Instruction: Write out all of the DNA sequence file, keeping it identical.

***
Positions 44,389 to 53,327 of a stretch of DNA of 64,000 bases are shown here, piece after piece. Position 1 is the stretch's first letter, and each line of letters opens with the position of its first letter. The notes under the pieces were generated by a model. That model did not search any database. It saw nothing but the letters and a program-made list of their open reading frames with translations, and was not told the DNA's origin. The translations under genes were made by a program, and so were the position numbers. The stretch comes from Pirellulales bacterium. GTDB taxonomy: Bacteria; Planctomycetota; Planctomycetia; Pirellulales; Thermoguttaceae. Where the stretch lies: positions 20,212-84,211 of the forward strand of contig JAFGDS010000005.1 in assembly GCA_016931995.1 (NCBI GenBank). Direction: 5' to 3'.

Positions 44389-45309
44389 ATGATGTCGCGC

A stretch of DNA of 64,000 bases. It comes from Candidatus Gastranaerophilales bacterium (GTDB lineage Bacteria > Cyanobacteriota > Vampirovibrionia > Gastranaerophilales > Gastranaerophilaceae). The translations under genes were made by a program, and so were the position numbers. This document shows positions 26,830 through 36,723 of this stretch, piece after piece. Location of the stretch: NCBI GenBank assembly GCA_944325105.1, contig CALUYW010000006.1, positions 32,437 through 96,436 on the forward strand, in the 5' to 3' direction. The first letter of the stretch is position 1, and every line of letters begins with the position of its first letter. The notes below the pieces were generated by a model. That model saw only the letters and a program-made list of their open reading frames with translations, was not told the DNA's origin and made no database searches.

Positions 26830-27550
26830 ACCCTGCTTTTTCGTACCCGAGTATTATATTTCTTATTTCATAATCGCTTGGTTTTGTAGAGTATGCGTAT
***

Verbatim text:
Positions 44,389 to 53,327 of a stretch of DNA of 64,000 bases are shown here, piece after piece. Position 1 is the stretch's first letter, and each line of letters opens with the position of its first letter. The notes under the pieces were generated by a model. That model did not search any database. It saw nothing but the letters and a program-made list of their open reading frames with translations, and was not told the DNA's origin. The translations under genes were made by a program, and so were the position numbers. The stretch comes from Pirellulales bacterium. GTDB taxonomy: Bacteria; Planctomycetota; Planctomycetia; Pirellulales; Thermoguttaceae. Where the stretch lies: positions 20,212-84,211 of the forward strand of contig JAFGDS010000005.1 in assembly GCA_016931995.1 (NCBI GenBank). Direction: 5' to 3'.

Positions 44389-45309
44389 ATGATGTCGCGC

A stretch of DNA of 64,000 bases. It comes from Candidatus Gastranaerophilales bacterium (GTDB lineage Bacteria > Cyanobacteriota > Vampirovibrionia > Gastranaerophilales > Gastranaerophilaceae). The translations under genes were made by a program, and so were the position numbers. This document shows positions 26,830 through 36,723 of this stretch, piece after piece. Location of the stretch: NCBI GenBank assembly GCA_944325105.1, contig CALUYW010000006.1, positions 32,437 through 96,436 on the forward strand, in the 5' to 3' direction. The first letter of the stretch is position 1, and every line of letters begins with the position of its first letter. The notes below the pieces were generated by a model. That model saw only the letters and a program-made list of their open reading frames with translations, was not told the DNA's origin and made no database searches.

Positions 26830-27550
26830 ACCCTGCTTTTTCGTACCCGAGTATTATATTTCTTATTTCATAATCGCTTGGTTTTGTAGAGTATGCGTAT